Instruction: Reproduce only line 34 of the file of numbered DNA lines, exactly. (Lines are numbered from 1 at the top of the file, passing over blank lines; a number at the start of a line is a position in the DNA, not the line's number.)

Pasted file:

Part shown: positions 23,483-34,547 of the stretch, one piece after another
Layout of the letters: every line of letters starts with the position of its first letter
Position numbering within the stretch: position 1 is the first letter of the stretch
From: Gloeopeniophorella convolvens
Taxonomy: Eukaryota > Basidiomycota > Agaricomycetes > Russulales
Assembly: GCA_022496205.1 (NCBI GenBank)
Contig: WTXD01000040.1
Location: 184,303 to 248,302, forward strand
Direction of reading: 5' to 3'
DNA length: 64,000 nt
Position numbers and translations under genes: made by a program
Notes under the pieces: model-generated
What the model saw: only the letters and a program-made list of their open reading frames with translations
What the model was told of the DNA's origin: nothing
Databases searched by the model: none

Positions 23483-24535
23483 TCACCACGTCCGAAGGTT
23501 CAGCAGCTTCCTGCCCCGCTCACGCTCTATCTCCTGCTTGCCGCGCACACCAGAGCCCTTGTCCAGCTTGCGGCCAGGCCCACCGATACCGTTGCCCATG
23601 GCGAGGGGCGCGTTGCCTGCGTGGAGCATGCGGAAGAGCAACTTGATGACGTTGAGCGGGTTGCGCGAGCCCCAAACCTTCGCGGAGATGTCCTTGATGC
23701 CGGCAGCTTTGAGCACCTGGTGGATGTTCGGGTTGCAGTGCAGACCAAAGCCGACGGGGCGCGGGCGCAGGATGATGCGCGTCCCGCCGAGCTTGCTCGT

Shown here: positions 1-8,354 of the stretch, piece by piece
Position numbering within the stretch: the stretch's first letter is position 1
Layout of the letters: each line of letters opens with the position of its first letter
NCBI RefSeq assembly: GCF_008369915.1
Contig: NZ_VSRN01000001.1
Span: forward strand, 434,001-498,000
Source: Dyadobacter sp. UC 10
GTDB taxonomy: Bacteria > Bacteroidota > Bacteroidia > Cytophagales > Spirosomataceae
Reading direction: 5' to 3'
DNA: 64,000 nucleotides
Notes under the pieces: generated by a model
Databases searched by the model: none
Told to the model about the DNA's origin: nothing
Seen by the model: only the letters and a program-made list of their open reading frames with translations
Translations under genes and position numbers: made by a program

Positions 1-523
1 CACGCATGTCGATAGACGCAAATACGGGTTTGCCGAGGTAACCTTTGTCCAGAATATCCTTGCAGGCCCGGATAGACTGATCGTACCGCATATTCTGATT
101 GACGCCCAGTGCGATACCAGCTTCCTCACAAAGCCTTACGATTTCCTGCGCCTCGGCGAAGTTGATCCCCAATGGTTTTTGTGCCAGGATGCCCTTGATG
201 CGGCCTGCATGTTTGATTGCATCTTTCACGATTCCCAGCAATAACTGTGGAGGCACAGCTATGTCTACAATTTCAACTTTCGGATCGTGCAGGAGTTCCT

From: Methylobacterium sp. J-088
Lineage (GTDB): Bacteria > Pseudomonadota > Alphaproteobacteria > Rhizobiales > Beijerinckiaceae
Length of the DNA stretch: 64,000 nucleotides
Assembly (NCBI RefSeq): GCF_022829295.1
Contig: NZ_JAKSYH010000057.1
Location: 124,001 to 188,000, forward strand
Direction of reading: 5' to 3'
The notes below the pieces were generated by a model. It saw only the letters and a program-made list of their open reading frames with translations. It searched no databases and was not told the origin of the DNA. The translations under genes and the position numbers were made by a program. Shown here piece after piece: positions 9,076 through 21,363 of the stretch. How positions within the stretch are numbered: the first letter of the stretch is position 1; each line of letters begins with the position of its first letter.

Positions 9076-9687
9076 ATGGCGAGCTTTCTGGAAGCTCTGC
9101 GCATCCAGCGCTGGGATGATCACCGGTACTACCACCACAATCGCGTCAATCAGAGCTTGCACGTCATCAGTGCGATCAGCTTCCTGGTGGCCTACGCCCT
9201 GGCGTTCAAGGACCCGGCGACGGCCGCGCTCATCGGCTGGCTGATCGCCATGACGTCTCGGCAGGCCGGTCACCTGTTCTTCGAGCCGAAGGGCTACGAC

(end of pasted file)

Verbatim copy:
Seen by the model: only the letters and a program-made list of their open reading frames with translations